Turkey’s Aegean coast features some of the country’s most magnificent scenery. The Aegean Sea’s clear water covers the beautiful shoreline, which is framed by olive groves, rocks, and pine trees. This region, with gorgeous fishing ports, well-known tourist towns, and relics of ancient civilizations dating back over 5,000 years in history, culture, and mythology, is a haven for nature lovers, sun worshipers, photographers, sports enthusiasts, sailors, and historians. Along the entire length of the beach, there are accommodations to suit every taste and budget.

Furthermore, The Dardanelles Strait, the Marmara Sea, and the Bosphorus connect the Aegean Sea to the Black Sea.

The geographical features of the Aegean region are as follows.

  • Mountains: The mountains run perpendicular to the coast. These are the mountains of Kaz, Yunt, Boz, Aydn, and Mentese.
  • Plains: Buyuk Menderes Streams include Bakircay, Gediz, Buyuk Menderes and Kucuk Menderes.  The seaside area has a Mediterranean climate because of the mountains that stretch to the sea, this climate extends to the interior. The climate in the interior is continental.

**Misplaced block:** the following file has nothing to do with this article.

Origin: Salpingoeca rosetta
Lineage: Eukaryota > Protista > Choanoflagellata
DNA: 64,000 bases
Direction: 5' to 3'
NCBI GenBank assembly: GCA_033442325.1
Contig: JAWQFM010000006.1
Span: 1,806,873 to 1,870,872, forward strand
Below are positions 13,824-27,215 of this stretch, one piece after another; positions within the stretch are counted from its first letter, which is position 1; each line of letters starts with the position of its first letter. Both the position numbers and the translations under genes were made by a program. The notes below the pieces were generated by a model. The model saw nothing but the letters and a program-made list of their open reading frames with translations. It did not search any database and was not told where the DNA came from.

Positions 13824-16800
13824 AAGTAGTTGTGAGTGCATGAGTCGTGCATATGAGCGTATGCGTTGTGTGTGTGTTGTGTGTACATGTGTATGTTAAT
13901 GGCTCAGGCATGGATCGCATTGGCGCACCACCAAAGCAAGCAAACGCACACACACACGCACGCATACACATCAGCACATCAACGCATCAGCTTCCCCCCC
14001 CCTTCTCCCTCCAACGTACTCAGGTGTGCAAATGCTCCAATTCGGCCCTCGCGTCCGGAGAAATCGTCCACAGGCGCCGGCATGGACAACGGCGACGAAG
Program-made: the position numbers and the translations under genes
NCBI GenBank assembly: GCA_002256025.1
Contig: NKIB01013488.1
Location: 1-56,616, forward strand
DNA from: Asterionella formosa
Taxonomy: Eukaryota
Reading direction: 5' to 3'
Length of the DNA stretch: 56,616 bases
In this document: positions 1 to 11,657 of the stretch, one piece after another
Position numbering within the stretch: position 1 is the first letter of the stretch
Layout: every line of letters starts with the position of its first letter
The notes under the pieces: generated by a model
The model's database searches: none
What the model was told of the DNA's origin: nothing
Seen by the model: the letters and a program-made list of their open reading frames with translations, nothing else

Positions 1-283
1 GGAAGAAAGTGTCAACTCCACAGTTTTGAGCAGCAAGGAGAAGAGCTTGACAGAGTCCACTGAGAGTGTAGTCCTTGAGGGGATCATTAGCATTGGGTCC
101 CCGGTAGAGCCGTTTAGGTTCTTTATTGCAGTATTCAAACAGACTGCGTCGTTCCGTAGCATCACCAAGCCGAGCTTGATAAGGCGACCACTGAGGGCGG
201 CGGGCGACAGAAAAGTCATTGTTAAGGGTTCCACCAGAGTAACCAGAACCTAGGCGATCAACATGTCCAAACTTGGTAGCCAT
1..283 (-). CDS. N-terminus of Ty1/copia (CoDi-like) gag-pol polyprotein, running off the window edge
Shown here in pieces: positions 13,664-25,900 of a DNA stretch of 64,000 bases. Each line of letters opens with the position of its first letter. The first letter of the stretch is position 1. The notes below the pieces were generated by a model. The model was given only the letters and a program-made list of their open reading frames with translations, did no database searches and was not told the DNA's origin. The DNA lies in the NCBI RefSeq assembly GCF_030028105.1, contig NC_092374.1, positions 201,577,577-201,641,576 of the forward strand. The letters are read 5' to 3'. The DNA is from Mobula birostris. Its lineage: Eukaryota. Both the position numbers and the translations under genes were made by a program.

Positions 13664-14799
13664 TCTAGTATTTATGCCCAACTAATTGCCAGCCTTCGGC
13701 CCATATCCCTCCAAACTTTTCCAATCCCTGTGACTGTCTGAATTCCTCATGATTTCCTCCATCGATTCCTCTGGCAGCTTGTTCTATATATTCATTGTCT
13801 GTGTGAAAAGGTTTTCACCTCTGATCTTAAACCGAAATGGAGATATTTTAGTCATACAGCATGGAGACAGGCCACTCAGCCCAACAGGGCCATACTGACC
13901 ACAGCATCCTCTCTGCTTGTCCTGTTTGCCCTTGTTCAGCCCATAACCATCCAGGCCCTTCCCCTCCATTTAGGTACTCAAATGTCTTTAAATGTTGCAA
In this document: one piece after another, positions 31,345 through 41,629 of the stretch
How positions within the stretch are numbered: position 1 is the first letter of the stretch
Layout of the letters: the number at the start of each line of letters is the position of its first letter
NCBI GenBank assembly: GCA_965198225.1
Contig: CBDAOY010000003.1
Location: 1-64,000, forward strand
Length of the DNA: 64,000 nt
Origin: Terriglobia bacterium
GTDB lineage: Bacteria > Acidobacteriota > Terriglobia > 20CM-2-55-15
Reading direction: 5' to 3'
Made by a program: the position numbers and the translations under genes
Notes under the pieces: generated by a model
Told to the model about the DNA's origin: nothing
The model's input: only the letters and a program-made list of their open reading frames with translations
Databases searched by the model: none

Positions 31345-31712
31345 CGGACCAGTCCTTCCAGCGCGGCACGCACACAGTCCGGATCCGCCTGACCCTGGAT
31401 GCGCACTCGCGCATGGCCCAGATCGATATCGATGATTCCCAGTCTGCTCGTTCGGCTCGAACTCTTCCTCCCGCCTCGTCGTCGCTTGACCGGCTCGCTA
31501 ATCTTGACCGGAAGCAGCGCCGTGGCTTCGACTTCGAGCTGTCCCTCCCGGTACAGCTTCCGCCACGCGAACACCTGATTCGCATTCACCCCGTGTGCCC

• Plant Cover: Maquis is found in areas where the Mediterranean climate may be seen; the steppe is found in the interior of the terrestrial environment.
  • Vegetation: Vegetation: While the vegetation covering up to 400 meters is scrub, the vegetation observed above 400 meters is wooded.

How Big is Aegean Region?

The Aegean Region has the longest coastline among the 4 coastal regions. The Aegean region accounts for around 11% of Turkey’s overall land area, with an area of approximately 85,000 square kilometers.

What is the Climate of the Aegean Region?